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Athens: HSBC Tested Cash Machines For Drachma

 After Bloomberg currency Exchange Drachma-Test last week, HSBC bank made another test on Monday. The test was performed at the banks ATM machines in Athens. The bank confirmed the news… and I wonder how many Greeks would rush to banks and withdraw leftovers from their savings in bank deposits.

HSBC has tested its cash machines in Greece to check whether they could cope with the reintroduction of the drachma if the country drops out of the euro. The bank checked whether its ATMs are able to handle banknotes of a different size and texture.

It is the clearest sign yet that the international financial sector believes Greece is on the brink of quitting the single currency and returning to its former currency.

An HSBC spokesman said: ‘Like all banks, we have been working with regulators to undertake preparatory work at multiple levels in the event of a sovereign default, an exit from the euro, or any other eventuality.’

Greece faces an election on June 17 that is widely regarded as a vote on whether to stick with the euro.

Banking sources noted that it was the fear that Royal Bank of Scotland customers would not be able to withdraw their money from ATMs that marked the high point of the financial crisis in Britain in 2008 when the Government intervened to prop up RBS and the rest of the banking sector.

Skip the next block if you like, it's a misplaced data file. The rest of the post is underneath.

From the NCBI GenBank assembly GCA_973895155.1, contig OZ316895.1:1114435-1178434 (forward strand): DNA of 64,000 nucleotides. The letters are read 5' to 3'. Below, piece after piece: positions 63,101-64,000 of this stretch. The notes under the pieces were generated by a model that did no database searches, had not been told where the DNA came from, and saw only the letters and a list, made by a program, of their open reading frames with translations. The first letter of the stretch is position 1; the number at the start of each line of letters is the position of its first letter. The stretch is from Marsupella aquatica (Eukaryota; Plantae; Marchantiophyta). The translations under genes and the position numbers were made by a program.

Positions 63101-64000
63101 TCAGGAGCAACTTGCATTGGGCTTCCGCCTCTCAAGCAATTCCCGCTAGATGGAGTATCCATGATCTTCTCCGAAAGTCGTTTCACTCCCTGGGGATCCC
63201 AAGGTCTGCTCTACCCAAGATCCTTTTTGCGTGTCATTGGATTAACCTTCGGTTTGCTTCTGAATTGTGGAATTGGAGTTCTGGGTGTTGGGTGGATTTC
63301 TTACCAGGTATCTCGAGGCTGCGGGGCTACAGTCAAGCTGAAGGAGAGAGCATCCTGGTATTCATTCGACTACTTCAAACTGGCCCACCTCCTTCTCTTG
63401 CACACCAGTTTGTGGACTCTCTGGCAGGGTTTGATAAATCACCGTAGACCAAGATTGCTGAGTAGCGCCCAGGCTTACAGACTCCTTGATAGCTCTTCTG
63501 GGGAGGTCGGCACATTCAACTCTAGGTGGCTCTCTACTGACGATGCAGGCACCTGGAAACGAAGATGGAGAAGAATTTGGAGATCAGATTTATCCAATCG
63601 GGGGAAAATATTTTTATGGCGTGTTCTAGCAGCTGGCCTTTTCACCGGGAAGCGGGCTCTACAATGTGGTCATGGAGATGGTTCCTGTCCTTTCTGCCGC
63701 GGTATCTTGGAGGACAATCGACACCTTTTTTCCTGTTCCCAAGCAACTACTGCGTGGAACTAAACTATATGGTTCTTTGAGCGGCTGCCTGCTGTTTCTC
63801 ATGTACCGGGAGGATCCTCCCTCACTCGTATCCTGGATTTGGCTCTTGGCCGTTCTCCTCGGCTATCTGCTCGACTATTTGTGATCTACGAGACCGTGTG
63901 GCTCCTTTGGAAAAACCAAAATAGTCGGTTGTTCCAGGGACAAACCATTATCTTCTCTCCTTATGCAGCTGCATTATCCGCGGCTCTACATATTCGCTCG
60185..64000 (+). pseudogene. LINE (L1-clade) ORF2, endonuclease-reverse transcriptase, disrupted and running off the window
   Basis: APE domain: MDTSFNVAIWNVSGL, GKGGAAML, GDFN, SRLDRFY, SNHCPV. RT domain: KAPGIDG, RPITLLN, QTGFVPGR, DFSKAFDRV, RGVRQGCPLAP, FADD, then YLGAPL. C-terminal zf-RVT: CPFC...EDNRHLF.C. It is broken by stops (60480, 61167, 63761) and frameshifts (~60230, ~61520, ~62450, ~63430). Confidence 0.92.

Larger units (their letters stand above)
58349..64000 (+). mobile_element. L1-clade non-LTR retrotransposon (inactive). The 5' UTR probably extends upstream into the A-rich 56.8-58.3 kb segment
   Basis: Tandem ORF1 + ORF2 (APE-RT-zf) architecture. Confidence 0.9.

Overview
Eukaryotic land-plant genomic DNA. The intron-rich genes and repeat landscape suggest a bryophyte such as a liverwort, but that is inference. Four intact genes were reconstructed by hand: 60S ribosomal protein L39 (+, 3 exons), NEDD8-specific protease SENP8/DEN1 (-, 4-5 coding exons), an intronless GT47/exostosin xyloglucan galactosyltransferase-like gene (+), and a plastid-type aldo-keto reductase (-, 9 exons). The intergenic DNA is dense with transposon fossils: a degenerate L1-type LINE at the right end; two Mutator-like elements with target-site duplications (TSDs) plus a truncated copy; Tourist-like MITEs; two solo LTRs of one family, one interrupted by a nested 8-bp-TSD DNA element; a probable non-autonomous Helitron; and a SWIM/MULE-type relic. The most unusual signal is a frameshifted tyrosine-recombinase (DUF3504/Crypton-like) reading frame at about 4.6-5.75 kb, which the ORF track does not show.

The cash machine tests at branches in Athens are understood to have been extensive to ensure that the machines are able to handle banknotes of a different size and texture.  (More in This Is Money)

 In a further indication that the situation in Athens is reaching dramatic levels, the European Commission has made it easier for Britain to underwrite business risk taken by firms that export to Greece. (More in This Is Money)

No wonder, that no Greek dares to spend some of our dearly beloved euro except for essential supermarket purchases. I drove twice through Athens today and even if the shops were open the streets were so empty as if it was Sunday..,

 

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9 comments

  1. This terrorism is so sickening! I see the whole banking system scaring us though the news in order for us to vote pro-austerity parties who will ensure our slavery!

    Fuck them! THEY have a problem when we give them our back, the more we fall for these terrorist media attacks, the more fucked up this country will be.

    • This is just the beginning of a “United Controlled Europe” that has been in the works since Helmut Kohl’s plan in the 90’s. It is terrorism at its worst. I live in Greece, My wife is Greek and I see how much she has lost in the two years that this “mess’ has been going on. I say Fuck the EU and lets live our lives as we were doing before joining this “exclusive club” as the only ones that have made a penny (euro)out of it has been the big businesses and the political leeches that have sucked the soul from this beautiful country. It was a false inflated economy and now has burst. I have no intention of leaving my “home of choice” but the people that vote should show these assholes that its better to die free than live like a slave !